President Barack Obama plans to announce Wednesday that he is nominating Federal Reserve Vice Chairwoman Janet Yellen to become the central bank's new leader, administration officials said Tuesday night, according to the Wall Street Journal.
The White House said the announcement would come at 3 p.m. EST. The president will announce his selection in the East Room of the White House with Federal Reserve Chairman Ben Bernanke on hand.
Obama’s first choice for the job -- Larry Summers, a former adviser to the president -- dropped out of the running on Sept. 15 in the face of opposition from Democratic senators.
Yellen, 67, has been the Fed's second-in-command since 2010. Her nomination would be subject to Senate confirmation amid the current partisan gridlock in Congress. If confirmed by the Senate, Yellen would become the first female Fed chief in its 100-year history.
The chairman of the Senate Banking Committee said on Tuesday he would work to move the nomination of Yellen to head the Federal Reserve "in a timely manner," according to Reuters.
Continue Reading Below
"She has a depth of experience that is second to none, and I have no doubt she will be an excellent Federal Reserve chairman," Tim Johnson said in a statement. "I will work with ranking member [Republican Sen. Mike] Crapo and the rest of the members of the Banking Committee to move her nomination forward in a timely manner.”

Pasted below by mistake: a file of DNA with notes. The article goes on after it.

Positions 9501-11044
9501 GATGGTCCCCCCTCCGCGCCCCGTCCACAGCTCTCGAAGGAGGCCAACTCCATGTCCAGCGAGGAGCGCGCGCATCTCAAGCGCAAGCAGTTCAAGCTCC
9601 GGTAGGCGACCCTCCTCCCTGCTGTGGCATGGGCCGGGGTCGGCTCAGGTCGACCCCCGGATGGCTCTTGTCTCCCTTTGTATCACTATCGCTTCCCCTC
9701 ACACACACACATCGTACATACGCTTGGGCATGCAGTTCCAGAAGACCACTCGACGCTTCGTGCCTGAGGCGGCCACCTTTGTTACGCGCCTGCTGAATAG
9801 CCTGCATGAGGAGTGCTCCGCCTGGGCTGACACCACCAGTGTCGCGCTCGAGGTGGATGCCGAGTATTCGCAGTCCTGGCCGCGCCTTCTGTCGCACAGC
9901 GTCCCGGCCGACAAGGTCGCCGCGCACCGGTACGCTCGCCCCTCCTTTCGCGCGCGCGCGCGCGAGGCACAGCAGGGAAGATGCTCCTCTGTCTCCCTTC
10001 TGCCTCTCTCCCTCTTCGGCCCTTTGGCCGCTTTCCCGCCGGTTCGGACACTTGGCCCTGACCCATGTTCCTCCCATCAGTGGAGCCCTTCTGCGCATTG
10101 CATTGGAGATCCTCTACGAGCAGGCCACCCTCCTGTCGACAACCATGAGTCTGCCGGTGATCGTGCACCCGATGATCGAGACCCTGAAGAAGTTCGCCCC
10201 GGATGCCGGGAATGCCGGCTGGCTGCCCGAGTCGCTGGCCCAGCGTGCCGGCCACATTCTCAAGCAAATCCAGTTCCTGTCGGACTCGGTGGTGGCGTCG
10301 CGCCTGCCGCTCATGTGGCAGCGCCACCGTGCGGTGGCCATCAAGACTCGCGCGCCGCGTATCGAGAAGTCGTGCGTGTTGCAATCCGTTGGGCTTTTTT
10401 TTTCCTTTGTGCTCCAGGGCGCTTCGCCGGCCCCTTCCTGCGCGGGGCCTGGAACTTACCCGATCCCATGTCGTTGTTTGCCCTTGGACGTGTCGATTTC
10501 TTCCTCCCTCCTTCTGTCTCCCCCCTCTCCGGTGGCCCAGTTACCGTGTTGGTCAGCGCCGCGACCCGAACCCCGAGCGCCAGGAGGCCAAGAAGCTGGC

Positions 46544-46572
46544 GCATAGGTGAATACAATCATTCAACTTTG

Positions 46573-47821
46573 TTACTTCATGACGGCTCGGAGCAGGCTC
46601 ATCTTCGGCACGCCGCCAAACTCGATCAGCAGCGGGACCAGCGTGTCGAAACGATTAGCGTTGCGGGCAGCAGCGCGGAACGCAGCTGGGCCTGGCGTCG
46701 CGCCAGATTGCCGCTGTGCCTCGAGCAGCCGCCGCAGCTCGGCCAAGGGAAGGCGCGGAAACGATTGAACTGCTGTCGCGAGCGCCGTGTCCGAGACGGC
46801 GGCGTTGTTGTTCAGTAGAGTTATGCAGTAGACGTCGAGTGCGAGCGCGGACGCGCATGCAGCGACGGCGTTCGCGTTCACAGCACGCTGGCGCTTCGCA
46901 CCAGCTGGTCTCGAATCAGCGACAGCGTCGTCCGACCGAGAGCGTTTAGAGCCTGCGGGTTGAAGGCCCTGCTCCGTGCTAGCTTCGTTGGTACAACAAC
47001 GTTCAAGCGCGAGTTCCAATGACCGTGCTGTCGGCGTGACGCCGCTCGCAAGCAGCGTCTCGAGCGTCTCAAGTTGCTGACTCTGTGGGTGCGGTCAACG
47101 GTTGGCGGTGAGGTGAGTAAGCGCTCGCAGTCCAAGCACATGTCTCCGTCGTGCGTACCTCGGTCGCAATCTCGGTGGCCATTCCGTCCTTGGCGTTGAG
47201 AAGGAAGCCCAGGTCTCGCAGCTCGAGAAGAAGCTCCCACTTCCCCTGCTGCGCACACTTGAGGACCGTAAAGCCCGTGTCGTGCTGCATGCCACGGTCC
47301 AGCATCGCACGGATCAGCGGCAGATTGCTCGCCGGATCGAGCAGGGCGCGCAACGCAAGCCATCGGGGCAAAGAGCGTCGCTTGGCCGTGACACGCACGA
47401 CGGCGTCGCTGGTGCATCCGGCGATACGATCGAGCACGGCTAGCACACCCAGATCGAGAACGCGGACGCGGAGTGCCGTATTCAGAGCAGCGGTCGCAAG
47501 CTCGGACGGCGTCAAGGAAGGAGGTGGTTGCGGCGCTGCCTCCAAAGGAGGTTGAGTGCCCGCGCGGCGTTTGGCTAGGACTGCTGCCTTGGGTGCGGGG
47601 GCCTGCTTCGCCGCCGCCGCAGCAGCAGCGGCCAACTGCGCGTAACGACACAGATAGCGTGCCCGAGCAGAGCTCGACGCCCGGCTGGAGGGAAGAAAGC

Yellen’s forthcoming nomination will be greeted well by the markets. “They [the markets] will assume a continuation of the Bernanke policy. They will also assume gradualism when it comes to Fed tapering which is now likely to be delayed because of the budget, debt-limit fight’s damage to the U.S. economy,” said David Kotok, chief investment officer of Cumberland Advisors.
“Fed policy becomes more predictable with the announcement of her [Yellen's] appointment while Congress and the White House continue to add fuel to the fire that burns the modern day version of Rome which we call Washington,” Kotok added.
Here's a list of Yellen’s 14 predecessors, from the Fed.